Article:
After calling the Arsenal home for 34 years, Benicia Ballet has officially moved.
Facing the imminent loss of half of their studio space, they opted to find a new home at 390 Military East, where Stage One Dance Center used to be. They’ve also undergone a recent leadership change; Teresa Taylor, who has worked with Benicia Ballet for a number of years has taken up the helm of Artistic Director and now presides over the school.
In a recent interview with Taylor, she expressed regret at having to leave their studio in the Arsenal, but also gratitude for the new space.
“It’s great; the building is already set up for use as a dance studio and we have greater visibility now, being right out there on Military East.”
Of course, they haven’t been able to use the interior of the building for much other than broadcasting virtual classes, so far. But they have been able to partner with their neighbors at Benicia Jazzercise to create an outdoor studio in Jazzercise’s fenced-in back parking lot. The outdoor studio features a canopy for shade and lights for the evening classes. The dancers thoroughly enjoy being able to come together and dance in the outdoors, according to Taylor. They practice socially distancing, wear masks, and are COVID screened at each class. However, on smoky days with poor air quality, Taylor closes the outdoor studio and reverts to virtual classes for the safety of her students and faculty.
With all this change and the strain of COVID, Benicia Ballet is currently offering about 30% of their normal class-load, but has retained roughly 50% of their students and is now seeing growth in new registration. Taylor commends the students for their dedication to their craft through these hard times. She describes a moment in the outdoor studio when a student was auditioning with a particularly challenging variation. “Even when she got winded (we’re all a little out of shape these days), she dug deeper. In that moment, we saw her become a dancer.”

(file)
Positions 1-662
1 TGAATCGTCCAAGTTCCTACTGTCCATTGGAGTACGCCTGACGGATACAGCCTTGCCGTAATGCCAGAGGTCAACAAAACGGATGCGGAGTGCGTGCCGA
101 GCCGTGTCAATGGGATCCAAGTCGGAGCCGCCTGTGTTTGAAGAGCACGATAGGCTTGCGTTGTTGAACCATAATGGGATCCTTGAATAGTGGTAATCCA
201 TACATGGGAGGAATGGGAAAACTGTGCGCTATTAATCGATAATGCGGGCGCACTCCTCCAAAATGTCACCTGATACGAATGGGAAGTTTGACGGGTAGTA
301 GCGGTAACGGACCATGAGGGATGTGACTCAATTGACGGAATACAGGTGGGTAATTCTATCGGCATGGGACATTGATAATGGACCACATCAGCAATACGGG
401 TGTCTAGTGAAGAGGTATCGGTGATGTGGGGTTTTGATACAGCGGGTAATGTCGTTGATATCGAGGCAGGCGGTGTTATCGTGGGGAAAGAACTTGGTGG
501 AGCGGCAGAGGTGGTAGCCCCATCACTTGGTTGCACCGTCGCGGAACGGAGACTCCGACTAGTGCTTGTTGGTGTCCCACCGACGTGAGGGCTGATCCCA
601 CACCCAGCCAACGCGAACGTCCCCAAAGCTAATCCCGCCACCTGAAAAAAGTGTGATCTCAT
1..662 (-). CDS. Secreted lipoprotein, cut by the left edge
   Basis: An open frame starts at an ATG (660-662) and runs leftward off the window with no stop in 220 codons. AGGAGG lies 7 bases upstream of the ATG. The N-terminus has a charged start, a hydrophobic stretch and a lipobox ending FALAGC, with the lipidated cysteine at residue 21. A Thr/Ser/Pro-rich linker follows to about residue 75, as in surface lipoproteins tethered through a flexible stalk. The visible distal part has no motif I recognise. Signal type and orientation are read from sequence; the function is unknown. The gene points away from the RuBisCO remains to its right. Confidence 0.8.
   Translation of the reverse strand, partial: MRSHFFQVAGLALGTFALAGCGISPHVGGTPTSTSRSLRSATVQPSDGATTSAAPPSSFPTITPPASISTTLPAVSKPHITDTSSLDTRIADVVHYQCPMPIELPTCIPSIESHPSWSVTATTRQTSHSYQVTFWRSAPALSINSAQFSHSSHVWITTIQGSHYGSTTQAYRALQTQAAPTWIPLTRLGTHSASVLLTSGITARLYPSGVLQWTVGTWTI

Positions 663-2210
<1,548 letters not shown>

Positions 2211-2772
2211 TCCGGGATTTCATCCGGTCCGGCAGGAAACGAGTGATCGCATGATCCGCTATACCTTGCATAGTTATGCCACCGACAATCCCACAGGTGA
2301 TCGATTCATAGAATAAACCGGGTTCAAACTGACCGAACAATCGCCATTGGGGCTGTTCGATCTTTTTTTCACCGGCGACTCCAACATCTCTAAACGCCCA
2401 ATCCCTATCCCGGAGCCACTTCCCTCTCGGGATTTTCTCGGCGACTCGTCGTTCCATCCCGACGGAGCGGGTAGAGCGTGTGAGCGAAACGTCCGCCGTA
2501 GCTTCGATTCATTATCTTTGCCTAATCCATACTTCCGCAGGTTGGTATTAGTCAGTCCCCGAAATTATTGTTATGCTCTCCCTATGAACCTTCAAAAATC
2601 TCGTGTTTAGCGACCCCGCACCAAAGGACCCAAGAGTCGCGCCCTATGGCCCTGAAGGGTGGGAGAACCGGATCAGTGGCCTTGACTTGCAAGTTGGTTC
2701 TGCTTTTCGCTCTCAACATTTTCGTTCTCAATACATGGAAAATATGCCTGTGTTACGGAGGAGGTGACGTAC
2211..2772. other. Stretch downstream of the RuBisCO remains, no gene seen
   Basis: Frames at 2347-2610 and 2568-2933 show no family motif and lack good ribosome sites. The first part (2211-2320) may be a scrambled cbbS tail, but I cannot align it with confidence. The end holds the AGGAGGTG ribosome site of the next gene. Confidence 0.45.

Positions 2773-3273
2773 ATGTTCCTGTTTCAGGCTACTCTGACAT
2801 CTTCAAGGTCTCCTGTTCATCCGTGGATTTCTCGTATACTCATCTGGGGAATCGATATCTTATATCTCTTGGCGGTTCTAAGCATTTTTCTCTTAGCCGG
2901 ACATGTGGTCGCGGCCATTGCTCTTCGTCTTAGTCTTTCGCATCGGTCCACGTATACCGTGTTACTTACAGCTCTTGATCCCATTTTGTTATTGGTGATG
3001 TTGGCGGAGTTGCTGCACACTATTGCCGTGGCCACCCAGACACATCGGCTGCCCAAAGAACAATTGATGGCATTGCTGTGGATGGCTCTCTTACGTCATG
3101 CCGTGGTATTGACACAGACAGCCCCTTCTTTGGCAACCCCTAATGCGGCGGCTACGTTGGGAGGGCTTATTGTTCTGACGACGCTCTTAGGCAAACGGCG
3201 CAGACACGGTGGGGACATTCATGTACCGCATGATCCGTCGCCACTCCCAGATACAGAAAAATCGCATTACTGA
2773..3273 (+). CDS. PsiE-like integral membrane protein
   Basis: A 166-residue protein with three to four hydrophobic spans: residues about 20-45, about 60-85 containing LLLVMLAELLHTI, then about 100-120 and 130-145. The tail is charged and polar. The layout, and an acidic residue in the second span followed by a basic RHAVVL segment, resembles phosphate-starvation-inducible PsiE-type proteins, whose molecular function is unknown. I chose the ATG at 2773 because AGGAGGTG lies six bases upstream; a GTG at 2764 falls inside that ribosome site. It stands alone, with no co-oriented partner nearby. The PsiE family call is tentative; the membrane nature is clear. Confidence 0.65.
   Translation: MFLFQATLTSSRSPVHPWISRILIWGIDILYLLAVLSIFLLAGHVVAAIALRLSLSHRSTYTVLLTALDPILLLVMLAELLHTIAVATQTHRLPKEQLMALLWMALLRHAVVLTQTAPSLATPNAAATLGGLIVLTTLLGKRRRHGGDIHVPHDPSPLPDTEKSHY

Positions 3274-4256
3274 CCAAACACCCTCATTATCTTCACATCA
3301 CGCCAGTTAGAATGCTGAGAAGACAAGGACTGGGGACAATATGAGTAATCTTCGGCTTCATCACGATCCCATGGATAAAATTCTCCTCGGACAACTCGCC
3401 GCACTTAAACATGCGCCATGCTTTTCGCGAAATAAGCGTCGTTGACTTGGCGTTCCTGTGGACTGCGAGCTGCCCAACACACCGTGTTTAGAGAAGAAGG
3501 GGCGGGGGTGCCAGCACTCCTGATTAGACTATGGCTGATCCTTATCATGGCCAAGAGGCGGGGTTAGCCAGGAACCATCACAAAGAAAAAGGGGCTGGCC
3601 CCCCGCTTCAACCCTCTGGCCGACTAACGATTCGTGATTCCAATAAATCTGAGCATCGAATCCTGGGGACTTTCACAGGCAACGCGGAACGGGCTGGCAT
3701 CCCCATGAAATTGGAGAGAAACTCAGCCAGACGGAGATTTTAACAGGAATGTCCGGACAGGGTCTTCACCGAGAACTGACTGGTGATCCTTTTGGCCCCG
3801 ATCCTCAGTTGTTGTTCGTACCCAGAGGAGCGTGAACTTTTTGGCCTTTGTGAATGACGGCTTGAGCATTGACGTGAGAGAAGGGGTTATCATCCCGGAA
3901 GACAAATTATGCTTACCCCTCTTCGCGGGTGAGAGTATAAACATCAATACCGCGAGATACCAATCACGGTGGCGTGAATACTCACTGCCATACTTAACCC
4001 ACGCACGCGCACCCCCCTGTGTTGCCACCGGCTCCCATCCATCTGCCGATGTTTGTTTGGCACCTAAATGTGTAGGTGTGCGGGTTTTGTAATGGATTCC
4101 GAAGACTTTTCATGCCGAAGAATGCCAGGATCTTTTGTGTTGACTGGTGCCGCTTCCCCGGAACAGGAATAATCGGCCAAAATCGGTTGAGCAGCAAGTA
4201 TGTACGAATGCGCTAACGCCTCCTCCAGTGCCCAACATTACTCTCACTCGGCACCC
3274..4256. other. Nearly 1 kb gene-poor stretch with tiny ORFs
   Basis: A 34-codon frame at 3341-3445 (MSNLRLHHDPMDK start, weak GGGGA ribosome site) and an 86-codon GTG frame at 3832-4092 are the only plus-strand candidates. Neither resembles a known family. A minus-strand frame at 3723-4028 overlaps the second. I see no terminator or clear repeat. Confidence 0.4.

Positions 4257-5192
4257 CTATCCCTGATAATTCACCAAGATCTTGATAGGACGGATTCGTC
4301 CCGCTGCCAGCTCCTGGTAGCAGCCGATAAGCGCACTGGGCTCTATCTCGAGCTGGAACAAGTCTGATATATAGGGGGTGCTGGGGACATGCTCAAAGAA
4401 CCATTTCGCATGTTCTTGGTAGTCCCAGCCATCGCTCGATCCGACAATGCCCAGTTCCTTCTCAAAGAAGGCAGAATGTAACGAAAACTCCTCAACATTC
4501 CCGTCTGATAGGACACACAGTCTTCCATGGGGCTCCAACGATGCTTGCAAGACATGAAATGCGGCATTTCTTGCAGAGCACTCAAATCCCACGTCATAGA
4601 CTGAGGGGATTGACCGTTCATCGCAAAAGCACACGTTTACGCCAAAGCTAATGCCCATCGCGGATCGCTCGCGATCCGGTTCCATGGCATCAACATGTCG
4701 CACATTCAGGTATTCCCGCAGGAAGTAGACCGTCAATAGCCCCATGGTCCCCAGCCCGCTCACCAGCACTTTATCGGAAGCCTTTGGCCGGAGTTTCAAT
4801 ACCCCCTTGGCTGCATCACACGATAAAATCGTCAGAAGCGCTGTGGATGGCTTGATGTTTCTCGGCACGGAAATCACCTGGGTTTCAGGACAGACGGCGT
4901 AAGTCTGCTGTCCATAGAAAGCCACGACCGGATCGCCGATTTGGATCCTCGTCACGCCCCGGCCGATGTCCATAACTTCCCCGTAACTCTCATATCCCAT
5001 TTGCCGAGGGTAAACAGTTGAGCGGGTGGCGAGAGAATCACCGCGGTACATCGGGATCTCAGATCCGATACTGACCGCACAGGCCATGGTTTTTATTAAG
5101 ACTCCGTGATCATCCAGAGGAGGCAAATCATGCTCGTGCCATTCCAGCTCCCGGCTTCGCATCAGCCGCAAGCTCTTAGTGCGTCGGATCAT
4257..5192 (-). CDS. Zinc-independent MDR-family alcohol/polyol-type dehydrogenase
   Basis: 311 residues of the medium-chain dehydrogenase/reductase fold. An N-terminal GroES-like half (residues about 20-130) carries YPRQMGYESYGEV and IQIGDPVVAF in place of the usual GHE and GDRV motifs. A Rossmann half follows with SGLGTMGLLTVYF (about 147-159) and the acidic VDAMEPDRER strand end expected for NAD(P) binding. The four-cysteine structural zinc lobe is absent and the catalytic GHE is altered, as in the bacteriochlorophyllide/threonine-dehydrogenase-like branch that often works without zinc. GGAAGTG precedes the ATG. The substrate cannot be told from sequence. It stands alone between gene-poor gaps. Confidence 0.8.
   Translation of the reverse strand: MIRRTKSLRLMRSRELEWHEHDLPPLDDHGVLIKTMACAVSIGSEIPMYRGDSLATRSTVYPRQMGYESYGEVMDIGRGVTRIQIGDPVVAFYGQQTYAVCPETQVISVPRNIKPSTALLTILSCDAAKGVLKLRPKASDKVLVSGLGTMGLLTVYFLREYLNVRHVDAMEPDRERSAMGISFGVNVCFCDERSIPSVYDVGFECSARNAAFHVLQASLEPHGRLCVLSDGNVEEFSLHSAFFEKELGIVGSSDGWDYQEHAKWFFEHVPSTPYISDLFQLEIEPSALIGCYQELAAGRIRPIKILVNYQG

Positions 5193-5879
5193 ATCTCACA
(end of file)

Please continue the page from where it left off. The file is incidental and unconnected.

Of course, Benicia Ballet Theatre’s annual live Nutcracker performance is cancelled.
Instead, in a collaboration with BBT faculty, as well as local videographer with 7DC Studios and BBT dad, Louis Dela Cruz, Taylor is crafting “Nutcracker ReImagined,” an artfully edited video version of the production. Rehearsals and filming will be done in small pods to limit exposure risk. As Taylor describes it, the final product will likely be streamed online for a fee and, depending on health guidelines at the time, might be shown publicly as well. Taylor started out dancing with the State Ballet of Oregon and has taught at Boston Ballet and Berkeley Ballet Theater. Hailing from southern Oregon, Taylor hopes to one day work with the City of Benicia to produce something like the Oregon Shakespeare Festival, but in the genre of ballet, with “Ballet in the Park.” For now, however, she is just appreciative of the support she has received from the City and County so far.
If you would like to help support Benicia Ballet Theatre, a 501(c)(3), there are a number of ways you can do so. You can contact Benicia Ballet Theatre about their current fundraiser (at the time of this writing, it is a popcorn sale), you can buy BBT attire, and you can shop on Amazon.com/smile (be sure to select Benicia Ballet Theatre Inc. as your charity of choice).
Edit: “Nutcracker ReImagined” will be available for screening on December 26th.